/*VARIABLES ARE DECLARED FOR USE IN THE FOLLOWING FOR LOOP*/
DECLARE @sqlCommand AS VARCHAR(MAX)
DECLARE @DbName AS SYSNAME
DECLARE @i AS INT
DECLARE @z AS INT

SET @i = 1
SET @z = (
		SELECT COUNT(*) + 1
		FROM #DatabaseList
		)

/*WHILE 1 IS LESS THAN THE NUMBER OF DATABASE NAMES IN #DatabaseList*/
WHILE @i < @z
BEGIN
	/*GET NEW DATABASE NAME*/
	SET @DbName = (
			SELECT [DbName]
			FROM #DatabaseList
			WHERE Id = @i
			)
	/*CREATE DYNAMIC SQL TO GET EACH TABLE NAME AND COLUMN NAME FROM EACH DATABASE*/
	SET @sqlCommand = 'USE [' + @DbName + '];' + '

INSERT INTO [#TableStructure]
SELECT DISTINCT ' + '''' + @DbName + '''' + ' AS DbName
	,SCHEMA_NAME(SCHEMA_ID) AS SchemaName
	,T.NAME AS TableName	
	,C.NAME AS ColumnName
	,CASE 
		WHEN OBJECTPROPERTY(OBJECT_ID(iskcu.CONSTRAINT_NAME), ''IsPrimaryKey'') = 1 
			THEN ''Primary'' 
		WHEN OBJECTPROPERTY(OBJECT_ID(iskcu.CONSTRAINT_NAME), ''IsForeignKey'') = 1 
			THEN ''Foreign''
		ELSE NULL 
		END AS ''KeyType''
FROM SYS.TABLES AS t WITH (NOLOCK)
INNER JOIN SYS.COLUMNS C ON T.OBJECT_ID = C.OBJECT_ID
LEFT JOIN INFORMATION_SCHEMA.KEY_COLUMN_USAGE AS iskcu WITH (NOLOCK) 
ON SCHEMA_NAME(SCHEMA_ID) = iskcu.TABLE_SCHEMA 
	AND T.NAME = iskcu.TABLE_NAME
	AND C.NAME = iskcu.COLUMN_NAME
ORDER BY SchemaName ASC
	,TableName ASC
	,ColumnName ASC;
';

	/*ERROR HANDLING*/
	BEGIN TRY
		EXEC (@sqlCommand)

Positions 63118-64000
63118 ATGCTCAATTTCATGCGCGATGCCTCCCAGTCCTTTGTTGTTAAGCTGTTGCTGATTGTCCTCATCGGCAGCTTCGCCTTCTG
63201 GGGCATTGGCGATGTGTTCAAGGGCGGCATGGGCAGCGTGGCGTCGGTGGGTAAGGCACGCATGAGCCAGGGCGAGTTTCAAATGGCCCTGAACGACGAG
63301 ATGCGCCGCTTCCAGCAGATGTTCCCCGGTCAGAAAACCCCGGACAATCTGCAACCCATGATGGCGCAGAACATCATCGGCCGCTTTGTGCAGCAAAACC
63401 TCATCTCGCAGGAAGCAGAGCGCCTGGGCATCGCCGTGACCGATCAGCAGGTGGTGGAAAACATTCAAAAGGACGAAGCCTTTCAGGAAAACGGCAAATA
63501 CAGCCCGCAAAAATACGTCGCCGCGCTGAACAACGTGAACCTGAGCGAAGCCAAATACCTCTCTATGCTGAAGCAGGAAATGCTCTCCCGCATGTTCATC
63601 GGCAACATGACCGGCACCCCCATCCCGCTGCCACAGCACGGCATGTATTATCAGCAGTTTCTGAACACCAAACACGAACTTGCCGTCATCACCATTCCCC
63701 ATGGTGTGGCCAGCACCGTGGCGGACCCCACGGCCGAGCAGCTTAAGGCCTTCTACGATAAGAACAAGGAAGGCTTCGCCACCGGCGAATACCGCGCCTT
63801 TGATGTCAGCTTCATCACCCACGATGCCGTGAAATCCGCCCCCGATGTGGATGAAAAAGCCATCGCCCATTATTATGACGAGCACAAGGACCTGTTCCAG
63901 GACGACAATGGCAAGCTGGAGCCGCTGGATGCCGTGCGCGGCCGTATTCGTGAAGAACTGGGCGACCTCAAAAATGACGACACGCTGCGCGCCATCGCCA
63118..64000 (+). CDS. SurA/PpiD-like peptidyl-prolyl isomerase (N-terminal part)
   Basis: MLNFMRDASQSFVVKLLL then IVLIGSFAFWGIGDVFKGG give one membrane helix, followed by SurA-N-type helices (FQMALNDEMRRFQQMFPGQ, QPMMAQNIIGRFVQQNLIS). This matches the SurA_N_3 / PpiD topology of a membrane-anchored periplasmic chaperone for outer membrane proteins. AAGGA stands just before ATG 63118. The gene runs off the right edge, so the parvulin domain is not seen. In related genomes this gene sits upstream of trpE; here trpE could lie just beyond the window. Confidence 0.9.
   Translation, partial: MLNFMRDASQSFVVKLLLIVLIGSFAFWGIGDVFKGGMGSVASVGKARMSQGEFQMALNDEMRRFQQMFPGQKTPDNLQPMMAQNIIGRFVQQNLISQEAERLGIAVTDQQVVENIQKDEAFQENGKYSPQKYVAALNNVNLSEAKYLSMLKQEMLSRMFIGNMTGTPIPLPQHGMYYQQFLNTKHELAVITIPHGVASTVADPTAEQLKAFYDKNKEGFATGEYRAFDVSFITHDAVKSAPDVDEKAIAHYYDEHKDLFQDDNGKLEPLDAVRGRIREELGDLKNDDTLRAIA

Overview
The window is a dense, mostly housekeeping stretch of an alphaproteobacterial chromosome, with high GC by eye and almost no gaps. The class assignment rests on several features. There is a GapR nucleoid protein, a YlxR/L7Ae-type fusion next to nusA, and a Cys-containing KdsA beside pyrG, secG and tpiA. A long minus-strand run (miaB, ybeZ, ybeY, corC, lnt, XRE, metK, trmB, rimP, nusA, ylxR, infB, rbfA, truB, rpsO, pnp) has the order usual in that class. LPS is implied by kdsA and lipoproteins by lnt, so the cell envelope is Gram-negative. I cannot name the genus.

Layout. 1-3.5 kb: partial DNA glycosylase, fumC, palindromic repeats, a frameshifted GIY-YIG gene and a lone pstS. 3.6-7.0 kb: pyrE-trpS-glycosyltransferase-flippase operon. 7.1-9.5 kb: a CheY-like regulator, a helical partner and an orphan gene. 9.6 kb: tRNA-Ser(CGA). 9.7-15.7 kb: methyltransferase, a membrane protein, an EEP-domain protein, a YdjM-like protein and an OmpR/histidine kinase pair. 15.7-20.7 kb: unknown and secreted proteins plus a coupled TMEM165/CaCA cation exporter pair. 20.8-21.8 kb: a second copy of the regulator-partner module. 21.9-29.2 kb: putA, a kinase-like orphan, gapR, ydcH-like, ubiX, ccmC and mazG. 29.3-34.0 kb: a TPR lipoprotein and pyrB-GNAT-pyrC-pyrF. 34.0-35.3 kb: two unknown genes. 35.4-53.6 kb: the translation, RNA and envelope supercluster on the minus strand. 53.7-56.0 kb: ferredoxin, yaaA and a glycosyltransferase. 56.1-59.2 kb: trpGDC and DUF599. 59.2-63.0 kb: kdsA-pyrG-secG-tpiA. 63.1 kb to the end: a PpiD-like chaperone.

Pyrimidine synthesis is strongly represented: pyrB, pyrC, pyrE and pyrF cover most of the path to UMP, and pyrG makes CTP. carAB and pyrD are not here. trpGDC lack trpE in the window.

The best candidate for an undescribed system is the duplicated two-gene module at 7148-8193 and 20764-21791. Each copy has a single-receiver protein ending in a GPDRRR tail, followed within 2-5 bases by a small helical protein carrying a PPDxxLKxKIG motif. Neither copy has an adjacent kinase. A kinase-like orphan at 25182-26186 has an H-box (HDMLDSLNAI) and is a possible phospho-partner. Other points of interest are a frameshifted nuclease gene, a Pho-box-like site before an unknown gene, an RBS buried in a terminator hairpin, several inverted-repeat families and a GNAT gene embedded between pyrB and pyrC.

END TRY

	BEGIN CATCH
		INSERT INTO #ErrorTable
		SELECT (@sqlCommand)
	END CATCH

	SET @i = @i + 1
END

/*
JOIN THE TEMP TABLES TOGETHER TO CREATE A MAPPED STRUCTURE OF THE SERVER
ADDITIONAL FIELDS ARE ADDED TO MAKE SELECTING TABLES AND FIELDS EASIER
*/
SELECT DISTINCT @@SERVERNAME AS ServerName
	,DL.DbName
	,TS.SchemaName
	,TS.TableName
	,TS.ColumnName
	,TS.[KeyType]
	,',' + QUOTENAME(TS.ColumnName) AS BracketedColumn
	,',' + QUOTENAME(TS.TableName) + '.' + QUOTENAME(TS.ColumnName) AS BracketedTableAndColumn
	,'SELECT * FROM ' + QUOTENAME(DL.DbName) + '.' + QUOTENAME(TS.SchemaName) + '.' + QUOTENAME(TS.TableName) + '--WHERE --GROUP BY --HAVING --ORDER BY' AS [SelectTable]
	,'SELECT ' + QUOTENAME(TS.TableName) + '.' + QUOTENAME(TS.ColumnName) + ' FROM ' + QUOTENAME(DL.DbName) + '.' + QUOTENAME(TS.SchemaName) + '.' + QUOTENAME(TS.TableName) + '--WHERE --GROUP BY --HAVING --ORDER BY' AS [SelectColumn]